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Screen Shots: Dallas Stars Coaching Search and David Perron's Brilliance

Adam Proteau returns to talk about who the Dallas Stars should look into to become the next coach and looks at David Perron's incredible play.
David Perron

It’s time for another Screen Shots column, in which we examine two or three hockey topics in more succinct manners. Let’s do away with the formalities of the opening paragraph and get right to it:

– Now that the Dallas Stars and head coach Rick Bowness have parted ways, attention has turned to the candidates to replace him. And though there will be no shortage of qualified, capable people applying for the position, Stars GM Jim Nill could do much worse than hire former Winnipeg Jets/Toronto Maple Leafs/Carolina Hurricanes bench boss Paul Maurice.

When he resigned as Jets coach in mid-December, Maurice had led Winnipeg to four consecutive playoff appearances and one trip to the Western Conference Final in 2017-18. He proved he could work well with a veteran lineup, and he’s far more of a player’s coach than the occasionally-abrasive Bowness was with his charges. Maurice isn’t the kind of coach you bring in for a team that’s on a full rebuild. He’s someone you hire to provide structure and expectation for an experienced group looking to take the next step up.

That’s what Maurice would have in the Stars, who have older foundational talents Tyler Seguin, Joe Pavelski and Jamie Benn alongside younger stars Miro Heiskanen, Jason Robertson, and Jake Oettinger. According to CapFriendly.com, Nill has a projected $17.5-million in salary cap space to work with this summer, but both Robertson and Oettinger are restricted free agents who will be given sizeable raises, and the organization has big decisions to make on unrestricted free agents Alex Radulov and John Klingberg.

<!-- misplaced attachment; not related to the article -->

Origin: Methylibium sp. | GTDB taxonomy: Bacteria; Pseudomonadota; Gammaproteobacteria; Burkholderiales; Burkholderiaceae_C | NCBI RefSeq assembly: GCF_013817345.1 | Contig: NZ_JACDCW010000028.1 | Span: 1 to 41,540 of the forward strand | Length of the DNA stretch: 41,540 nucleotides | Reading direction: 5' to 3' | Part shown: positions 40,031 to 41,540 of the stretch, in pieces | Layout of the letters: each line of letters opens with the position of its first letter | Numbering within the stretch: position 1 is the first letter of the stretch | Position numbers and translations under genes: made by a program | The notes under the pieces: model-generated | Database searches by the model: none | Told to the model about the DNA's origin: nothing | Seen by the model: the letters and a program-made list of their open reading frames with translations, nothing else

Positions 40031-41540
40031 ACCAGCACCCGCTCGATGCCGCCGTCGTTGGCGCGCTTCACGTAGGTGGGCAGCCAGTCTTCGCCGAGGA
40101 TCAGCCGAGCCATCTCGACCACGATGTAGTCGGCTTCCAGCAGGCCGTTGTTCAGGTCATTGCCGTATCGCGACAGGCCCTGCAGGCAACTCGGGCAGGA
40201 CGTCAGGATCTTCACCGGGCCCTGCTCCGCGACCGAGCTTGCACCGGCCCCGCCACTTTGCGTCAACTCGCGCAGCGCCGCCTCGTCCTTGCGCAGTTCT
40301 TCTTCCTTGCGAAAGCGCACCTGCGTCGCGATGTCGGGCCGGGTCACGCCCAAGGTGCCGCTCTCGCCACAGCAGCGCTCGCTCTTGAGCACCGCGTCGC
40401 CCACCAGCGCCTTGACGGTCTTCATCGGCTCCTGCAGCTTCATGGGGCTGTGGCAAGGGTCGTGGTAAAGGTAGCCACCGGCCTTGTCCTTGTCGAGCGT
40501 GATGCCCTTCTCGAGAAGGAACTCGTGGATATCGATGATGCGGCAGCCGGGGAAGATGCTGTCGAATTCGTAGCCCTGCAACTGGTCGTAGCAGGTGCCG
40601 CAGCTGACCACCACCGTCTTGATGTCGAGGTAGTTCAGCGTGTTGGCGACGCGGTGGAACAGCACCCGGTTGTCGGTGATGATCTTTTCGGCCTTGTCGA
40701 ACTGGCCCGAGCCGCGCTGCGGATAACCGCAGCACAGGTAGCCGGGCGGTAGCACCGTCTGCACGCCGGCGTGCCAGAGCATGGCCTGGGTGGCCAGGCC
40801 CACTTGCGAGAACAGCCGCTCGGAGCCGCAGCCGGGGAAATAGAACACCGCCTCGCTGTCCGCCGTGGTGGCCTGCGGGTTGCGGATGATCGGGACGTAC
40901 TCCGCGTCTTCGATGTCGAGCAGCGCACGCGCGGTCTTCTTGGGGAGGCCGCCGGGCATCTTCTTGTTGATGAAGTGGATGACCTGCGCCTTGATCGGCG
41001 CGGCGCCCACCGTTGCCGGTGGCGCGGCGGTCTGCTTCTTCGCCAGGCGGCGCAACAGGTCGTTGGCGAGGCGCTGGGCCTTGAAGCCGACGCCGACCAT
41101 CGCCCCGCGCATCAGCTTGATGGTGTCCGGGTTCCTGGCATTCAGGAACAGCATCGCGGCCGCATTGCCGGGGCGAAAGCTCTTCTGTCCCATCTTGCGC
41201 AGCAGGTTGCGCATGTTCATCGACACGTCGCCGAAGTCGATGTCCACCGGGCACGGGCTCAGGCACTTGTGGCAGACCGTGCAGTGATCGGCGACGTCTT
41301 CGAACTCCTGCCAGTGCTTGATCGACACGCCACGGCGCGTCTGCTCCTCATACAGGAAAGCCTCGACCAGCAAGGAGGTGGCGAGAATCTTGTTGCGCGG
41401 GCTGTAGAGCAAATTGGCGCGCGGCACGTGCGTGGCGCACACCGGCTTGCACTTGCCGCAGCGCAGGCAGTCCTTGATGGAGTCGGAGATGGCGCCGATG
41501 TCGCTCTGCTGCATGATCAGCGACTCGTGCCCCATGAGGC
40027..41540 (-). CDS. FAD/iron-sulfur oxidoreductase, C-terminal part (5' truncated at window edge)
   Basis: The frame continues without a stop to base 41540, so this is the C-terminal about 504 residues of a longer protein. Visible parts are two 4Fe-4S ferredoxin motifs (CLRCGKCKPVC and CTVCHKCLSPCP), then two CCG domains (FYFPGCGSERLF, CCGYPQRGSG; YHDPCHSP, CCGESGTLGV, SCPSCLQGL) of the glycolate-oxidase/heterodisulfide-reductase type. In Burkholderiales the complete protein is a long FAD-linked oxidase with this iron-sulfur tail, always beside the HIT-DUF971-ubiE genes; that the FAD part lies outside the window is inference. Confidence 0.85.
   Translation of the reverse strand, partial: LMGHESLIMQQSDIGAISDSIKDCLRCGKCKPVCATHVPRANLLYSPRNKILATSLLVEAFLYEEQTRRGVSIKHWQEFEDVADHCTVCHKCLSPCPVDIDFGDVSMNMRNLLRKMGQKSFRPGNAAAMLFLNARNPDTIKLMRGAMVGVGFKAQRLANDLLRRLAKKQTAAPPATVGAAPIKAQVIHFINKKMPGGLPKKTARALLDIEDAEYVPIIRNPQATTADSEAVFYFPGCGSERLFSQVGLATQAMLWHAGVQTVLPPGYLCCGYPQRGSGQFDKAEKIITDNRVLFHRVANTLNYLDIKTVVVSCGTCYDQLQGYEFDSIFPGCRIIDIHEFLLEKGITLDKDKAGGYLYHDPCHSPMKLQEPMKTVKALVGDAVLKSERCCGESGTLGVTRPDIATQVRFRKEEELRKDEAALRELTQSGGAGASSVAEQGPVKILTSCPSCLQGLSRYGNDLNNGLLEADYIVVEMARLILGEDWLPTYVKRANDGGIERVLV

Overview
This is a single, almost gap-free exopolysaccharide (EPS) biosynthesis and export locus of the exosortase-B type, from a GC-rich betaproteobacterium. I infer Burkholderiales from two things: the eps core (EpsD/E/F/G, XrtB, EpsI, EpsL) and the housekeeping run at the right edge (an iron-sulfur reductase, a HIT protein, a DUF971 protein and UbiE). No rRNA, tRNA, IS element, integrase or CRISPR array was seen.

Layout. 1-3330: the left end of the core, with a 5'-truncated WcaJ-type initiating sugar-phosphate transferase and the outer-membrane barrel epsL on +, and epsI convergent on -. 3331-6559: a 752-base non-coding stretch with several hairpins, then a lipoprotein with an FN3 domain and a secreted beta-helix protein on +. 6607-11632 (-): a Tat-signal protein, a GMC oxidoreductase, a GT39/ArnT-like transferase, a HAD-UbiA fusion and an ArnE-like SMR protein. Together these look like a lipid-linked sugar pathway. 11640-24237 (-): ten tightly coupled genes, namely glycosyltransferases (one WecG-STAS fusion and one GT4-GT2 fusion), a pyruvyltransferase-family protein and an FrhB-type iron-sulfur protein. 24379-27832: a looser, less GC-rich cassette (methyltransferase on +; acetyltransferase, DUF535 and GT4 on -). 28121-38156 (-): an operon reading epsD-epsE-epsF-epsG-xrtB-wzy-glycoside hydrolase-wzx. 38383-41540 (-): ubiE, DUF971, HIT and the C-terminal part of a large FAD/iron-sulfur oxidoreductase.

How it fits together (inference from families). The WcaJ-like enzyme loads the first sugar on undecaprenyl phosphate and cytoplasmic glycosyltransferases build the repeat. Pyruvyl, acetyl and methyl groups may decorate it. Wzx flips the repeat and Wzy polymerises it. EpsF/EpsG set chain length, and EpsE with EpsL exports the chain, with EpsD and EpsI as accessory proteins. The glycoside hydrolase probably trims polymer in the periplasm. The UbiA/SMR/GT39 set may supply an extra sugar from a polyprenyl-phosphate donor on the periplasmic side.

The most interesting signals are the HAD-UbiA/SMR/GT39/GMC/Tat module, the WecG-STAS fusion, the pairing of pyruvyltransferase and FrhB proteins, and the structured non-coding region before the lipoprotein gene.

Regardless of the specifics of player movement, Dallas will be expected by ownership and management to make the playoffs as they did this season, and improve by at least making out of the first round. Maurice can give instill confidence in his players, and he knows how to create an environment that is conducive to winning. He was also sufficiently self-aware so as to know when his influence has waned, which was the case when he chose to leave Winnipeg. Those are the kind of decisions players can look at and respect.

The 55-year-old has been unplugged from the game for a few months now, but don’t kid yourself into thinking Maurice is gone for good. He’s a hockey lifer, and the itch to get back into action will probably strike him soon. Nill should be investigating his interest in the Stars gig right away. He won’t be unemployed for very long.

– How impressive is St. Louis Blues sniper David Perron? The accomplished winger scored two goals, including the game-winner, in the Blues’ 4-1 victory over Colorado in Game Two of their second-round series. That gives him five career playoff game-winners, putting him behind only Blues legends Brett Hull (15), Jaden Schwartz (6), Larry Keenan (6) and Vladimir Tarasenko (6) for the most in franchise history.

Perron is one of the most gracious, humble NHLers you’ll ever have the pleasure of meeting, but the 33-year-old has become one of the most clutch, big-game performers of his generation. It’s difficult to understand why he bounced around the league from 2013-16, but this second run with the Blues has been magnificent, including a 27-goal performance this season – his best total in that department since 2013-14.

Perron will be a UFA this summer, and although St. Louis has only $9.7 million in cap space, they need to find a way to retain his services. He earned $4 million this year, and despite his age, he shouldn’t be asked to take a pay cut. He’s carved out a distinct place for himself in Blues history, and he remains integral to their chances at winning another Stanley Cup.

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